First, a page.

Materials: a list of words you want the students to review.
Time: 10 to 20 minutes.
This activity is really engaging and fun. The tickling sensation provided by the tracing the message (word or sentence) on the back of the students gets them laughing and motivates them more acutely than simply asking them to remember previous vocabulary. Having students write on each other's back is a good way to stimulate the sense of touch (good for kinesthetic students!) in the lesson and further involves the student. This game is systematically used in my classes as a warmer, but you can bring it up anytime during your lesson.
First, divide the class into two groups and have both groups stand in team lines facing the board. Give the first person of each group a board marker. Teach the students that a tap on one's own shoulder means 'repeat' and a nod means 'OK, I understood'. Also, tell them that no verbal communication is allowed. If any member of each group is heard speaking or murmuring, the opposing group will be given a point.
Then, move to the end of the line, calling the last students of each group to see the message you have previously prepared (again, it can be a sentence or just a word). Next, students pass the message to the front of the line by tracing the message on the back of the person in front of them. Remind students of the two commands for repeating or accepting the message. When the message reaches the first person in line, they write it on the board. The group who finishes first and correctly earns a point. Draw student's attention to the importance of being fast and accurate at the same time. When the round is finished, have the first person go to the end of the line to change writers and show a second word. The game can end when every member of both groups had the chance to start writing on their partners' back or at any given time (depending on your choices; longer lines make the game harder but shorter lines allows for more opportunity to have everyone be the writer).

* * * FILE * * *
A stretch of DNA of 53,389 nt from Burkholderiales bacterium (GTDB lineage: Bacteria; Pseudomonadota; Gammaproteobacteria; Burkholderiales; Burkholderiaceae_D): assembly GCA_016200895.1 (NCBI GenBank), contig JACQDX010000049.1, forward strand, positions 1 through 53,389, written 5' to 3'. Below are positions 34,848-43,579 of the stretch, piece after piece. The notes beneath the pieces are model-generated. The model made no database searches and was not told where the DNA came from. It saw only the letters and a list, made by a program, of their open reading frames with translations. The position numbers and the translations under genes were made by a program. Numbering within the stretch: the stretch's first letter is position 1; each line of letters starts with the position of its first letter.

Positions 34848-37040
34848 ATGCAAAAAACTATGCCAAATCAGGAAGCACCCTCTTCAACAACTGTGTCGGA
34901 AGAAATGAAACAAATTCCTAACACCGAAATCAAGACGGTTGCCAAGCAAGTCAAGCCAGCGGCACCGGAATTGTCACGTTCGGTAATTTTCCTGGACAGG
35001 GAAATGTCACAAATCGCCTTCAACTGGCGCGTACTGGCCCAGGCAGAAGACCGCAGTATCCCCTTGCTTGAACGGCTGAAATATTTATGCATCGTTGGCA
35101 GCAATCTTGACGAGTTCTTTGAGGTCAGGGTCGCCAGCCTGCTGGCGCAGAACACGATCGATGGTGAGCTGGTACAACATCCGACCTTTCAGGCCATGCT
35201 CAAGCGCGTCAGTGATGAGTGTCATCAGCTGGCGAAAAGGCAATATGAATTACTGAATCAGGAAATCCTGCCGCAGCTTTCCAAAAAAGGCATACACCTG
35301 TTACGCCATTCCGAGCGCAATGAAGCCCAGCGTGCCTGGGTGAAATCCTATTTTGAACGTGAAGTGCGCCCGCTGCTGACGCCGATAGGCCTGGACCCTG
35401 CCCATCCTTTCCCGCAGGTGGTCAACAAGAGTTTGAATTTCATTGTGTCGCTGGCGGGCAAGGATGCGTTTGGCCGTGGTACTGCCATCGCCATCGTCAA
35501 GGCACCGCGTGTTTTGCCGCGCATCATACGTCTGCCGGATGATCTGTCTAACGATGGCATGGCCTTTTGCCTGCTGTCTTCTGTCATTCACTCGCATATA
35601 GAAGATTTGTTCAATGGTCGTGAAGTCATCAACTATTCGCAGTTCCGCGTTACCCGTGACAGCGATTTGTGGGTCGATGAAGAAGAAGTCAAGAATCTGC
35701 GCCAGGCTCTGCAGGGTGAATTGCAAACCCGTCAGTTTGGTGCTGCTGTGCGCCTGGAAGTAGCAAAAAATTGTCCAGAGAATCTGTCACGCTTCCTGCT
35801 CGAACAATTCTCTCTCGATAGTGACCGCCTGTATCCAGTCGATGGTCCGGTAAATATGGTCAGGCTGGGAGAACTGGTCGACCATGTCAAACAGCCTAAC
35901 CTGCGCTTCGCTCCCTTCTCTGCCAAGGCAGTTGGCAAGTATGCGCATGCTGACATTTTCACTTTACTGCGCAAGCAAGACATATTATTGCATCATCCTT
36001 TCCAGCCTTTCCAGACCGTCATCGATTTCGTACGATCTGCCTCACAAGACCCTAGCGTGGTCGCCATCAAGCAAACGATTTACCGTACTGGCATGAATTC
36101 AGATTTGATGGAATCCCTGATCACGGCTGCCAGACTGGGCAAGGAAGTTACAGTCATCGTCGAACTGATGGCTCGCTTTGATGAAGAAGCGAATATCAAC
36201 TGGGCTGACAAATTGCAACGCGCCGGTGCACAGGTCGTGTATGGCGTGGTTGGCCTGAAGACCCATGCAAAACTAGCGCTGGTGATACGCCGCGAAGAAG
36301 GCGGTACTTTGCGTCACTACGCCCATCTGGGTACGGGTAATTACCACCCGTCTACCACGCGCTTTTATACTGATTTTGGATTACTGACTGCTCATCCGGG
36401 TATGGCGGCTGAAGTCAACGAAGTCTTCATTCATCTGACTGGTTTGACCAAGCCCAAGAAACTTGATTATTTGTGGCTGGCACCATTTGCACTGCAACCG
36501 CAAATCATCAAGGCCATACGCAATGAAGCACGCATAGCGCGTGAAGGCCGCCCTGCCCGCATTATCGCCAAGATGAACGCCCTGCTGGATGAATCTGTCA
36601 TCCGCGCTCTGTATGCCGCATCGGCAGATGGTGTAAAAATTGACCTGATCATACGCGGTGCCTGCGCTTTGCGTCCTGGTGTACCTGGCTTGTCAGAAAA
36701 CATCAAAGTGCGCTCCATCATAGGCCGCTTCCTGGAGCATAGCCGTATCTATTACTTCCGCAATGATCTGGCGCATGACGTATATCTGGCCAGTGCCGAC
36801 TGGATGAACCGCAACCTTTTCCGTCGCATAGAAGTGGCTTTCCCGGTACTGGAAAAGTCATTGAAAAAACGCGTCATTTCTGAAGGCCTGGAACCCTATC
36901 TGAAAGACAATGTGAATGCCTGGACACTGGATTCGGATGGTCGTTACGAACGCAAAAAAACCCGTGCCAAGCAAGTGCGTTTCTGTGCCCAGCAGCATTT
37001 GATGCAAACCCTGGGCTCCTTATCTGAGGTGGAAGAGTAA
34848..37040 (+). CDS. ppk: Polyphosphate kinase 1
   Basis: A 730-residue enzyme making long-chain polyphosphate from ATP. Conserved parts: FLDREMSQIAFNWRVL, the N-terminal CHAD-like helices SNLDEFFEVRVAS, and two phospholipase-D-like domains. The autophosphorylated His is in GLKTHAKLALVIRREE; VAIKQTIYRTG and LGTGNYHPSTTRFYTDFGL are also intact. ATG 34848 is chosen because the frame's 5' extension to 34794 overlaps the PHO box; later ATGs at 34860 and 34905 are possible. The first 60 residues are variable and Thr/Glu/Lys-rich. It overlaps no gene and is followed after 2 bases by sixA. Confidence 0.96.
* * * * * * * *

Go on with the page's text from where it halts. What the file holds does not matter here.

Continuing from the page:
Variation for younger students:
Have students sit in a circle for a smaller class or make team lines for a larger class. Choose a letter or word from current study and have children trace it in the air together. Next, have students trace the letter onto the back of the person in front of them. Observe the students and correct where necessary. Repeat using new letters. Use words or sentences for higher levels, as presented above.